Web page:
Wednesday, February 26, 2020 marks the first day of Lent – Ash Wednesday. For the next forty days (excluding Sundays) the people of God are called to self-denial and discipline, a solemn preparation for Easter. In the Early Church, Lent was a time of preparation for the Easter baptism of converts to the faith. Persons who were to receive the sacrament of baptism – “new birth,” “death to sin” – were expected to fast and prepare during these weeks. Candidates for baptism (catechumens) were led through the stories of the Bible that helped them examine the nature of the life they were about to enter. Through experience of fasting, self-denial, and acknowledgment of their need to repent and turn to God, they began to live out Paul’s vision of offering oneself to God:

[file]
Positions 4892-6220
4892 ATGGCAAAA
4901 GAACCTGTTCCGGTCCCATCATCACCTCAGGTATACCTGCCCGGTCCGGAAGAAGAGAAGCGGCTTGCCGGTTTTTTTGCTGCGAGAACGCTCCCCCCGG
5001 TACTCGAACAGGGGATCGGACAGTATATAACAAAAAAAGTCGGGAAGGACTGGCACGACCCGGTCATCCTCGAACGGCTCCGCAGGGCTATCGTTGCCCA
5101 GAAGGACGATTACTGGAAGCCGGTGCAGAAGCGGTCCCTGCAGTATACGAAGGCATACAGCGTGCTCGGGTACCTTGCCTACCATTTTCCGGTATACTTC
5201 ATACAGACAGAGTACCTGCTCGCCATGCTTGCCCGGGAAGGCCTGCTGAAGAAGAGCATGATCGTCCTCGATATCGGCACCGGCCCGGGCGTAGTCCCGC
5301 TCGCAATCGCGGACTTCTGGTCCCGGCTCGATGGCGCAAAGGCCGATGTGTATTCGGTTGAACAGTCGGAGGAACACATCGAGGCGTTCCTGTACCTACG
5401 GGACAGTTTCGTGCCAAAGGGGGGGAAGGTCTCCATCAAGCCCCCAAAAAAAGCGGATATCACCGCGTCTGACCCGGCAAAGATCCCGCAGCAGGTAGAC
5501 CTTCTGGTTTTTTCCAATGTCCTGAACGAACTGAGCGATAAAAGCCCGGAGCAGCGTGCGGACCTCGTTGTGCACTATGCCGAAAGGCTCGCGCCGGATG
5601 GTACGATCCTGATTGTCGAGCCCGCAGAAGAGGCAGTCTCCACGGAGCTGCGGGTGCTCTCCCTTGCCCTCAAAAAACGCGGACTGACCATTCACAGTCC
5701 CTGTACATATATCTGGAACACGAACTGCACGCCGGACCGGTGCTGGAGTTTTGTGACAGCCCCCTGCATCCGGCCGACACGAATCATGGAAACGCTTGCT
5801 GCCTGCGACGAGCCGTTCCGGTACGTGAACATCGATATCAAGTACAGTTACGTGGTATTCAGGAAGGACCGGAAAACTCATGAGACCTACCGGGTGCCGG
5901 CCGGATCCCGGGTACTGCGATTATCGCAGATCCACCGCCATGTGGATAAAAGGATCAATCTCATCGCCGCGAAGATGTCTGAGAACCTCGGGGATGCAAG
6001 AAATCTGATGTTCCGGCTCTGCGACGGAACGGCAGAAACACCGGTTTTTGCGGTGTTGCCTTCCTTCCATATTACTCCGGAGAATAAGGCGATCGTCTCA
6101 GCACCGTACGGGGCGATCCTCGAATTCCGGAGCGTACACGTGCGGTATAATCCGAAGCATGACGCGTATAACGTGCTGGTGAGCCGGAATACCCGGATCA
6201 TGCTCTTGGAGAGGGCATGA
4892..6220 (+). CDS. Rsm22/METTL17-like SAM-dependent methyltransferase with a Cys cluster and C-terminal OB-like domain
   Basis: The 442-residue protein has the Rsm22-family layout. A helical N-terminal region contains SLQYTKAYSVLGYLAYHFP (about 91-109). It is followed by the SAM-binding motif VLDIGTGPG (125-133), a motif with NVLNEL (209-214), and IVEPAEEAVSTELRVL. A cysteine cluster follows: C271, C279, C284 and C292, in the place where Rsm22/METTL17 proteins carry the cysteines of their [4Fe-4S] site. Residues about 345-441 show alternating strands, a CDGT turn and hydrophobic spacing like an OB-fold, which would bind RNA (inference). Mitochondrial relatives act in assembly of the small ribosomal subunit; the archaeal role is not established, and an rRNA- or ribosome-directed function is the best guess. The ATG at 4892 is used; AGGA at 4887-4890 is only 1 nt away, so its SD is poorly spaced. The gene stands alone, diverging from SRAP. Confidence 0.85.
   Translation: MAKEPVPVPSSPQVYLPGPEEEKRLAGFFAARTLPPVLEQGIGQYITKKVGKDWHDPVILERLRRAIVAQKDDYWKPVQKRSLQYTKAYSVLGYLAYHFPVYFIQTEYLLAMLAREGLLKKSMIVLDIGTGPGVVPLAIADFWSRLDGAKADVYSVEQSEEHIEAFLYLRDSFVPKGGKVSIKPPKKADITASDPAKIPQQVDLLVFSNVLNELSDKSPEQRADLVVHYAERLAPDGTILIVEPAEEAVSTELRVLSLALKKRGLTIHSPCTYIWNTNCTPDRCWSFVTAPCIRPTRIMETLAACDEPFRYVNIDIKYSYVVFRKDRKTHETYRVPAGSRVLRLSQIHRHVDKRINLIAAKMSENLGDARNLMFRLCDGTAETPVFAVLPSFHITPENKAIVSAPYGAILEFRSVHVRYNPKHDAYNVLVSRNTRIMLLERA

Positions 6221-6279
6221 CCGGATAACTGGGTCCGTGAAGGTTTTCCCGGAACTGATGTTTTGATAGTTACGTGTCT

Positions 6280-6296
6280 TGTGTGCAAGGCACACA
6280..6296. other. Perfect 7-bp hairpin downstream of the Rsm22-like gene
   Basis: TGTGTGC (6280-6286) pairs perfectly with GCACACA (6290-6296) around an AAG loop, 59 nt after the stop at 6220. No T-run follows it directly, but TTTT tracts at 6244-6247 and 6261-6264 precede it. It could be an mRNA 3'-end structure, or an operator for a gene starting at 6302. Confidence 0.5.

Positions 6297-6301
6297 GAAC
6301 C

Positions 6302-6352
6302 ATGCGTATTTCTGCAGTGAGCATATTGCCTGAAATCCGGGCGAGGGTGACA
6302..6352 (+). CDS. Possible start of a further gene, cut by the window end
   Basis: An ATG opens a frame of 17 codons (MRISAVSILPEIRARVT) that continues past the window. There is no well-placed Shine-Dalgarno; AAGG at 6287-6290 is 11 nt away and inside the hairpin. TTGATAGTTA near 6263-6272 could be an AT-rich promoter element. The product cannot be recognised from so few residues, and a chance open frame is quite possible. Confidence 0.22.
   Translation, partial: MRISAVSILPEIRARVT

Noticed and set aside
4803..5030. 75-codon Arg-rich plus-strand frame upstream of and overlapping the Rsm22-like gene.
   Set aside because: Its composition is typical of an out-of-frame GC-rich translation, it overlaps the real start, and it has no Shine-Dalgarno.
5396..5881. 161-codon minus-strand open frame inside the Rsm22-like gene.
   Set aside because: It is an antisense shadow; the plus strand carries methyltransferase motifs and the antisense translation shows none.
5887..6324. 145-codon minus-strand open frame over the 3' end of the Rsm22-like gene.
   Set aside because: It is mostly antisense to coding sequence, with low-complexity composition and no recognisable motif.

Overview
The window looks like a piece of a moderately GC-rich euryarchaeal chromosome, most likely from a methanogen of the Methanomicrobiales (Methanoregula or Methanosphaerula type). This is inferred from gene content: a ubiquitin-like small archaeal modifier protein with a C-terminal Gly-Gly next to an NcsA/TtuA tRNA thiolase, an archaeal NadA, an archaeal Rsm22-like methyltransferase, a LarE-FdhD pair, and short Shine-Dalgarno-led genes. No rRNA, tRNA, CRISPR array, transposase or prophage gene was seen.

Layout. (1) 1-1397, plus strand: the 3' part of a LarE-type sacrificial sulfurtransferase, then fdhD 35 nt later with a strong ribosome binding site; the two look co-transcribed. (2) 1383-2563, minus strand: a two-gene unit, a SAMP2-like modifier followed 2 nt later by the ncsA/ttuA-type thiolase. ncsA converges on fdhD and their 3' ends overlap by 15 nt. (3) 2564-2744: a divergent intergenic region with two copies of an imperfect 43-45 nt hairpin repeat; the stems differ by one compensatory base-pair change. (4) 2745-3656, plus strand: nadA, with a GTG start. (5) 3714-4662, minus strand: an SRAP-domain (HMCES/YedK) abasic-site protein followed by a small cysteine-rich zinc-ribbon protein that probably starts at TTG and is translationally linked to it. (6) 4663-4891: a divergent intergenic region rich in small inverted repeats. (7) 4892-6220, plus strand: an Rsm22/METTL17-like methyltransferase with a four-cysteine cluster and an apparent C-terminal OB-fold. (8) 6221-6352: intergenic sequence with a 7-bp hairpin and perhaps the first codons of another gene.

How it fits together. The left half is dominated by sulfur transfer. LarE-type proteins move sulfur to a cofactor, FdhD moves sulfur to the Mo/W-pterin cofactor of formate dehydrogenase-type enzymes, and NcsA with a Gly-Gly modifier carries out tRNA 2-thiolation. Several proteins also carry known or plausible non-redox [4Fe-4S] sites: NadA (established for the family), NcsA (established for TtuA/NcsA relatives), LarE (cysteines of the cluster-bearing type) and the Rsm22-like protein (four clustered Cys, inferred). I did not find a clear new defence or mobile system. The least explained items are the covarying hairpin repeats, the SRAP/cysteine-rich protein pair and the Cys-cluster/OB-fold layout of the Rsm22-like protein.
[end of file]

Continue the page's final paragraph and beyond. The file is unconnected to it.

“I appeal to you therefore, brothers and sisters, by the mercies of God, to present your bodies as a living sacrifice, holy and acceptable to God, which is your spiritual worship.” (Romans 12:1)
Ash Wednesday is a time of confession that carries a spirit of sorrow and contrition over sins that permeates the Lenten season. For this reason, the word alleluia is omitted from all liturgies during Lent and restored again during the celebration of Easter.
If your church or family plans on participating in a Mardi Gras (the Carnival – “Carnem, vale” = farewell to meat) celebration in the tradition of Venice, New Orleans, or Rio de Janeiro or a Shrove Tuesday (shriven from sins) with the eating of pancakes (to remove all the butter, milk, eggs, and fat from the pantry), consider creating an Alleluia Banner and then ceremoniously burying it. This can be done the Sunday before Ash Wednesday also.Continue reading Farewell to the Alleluia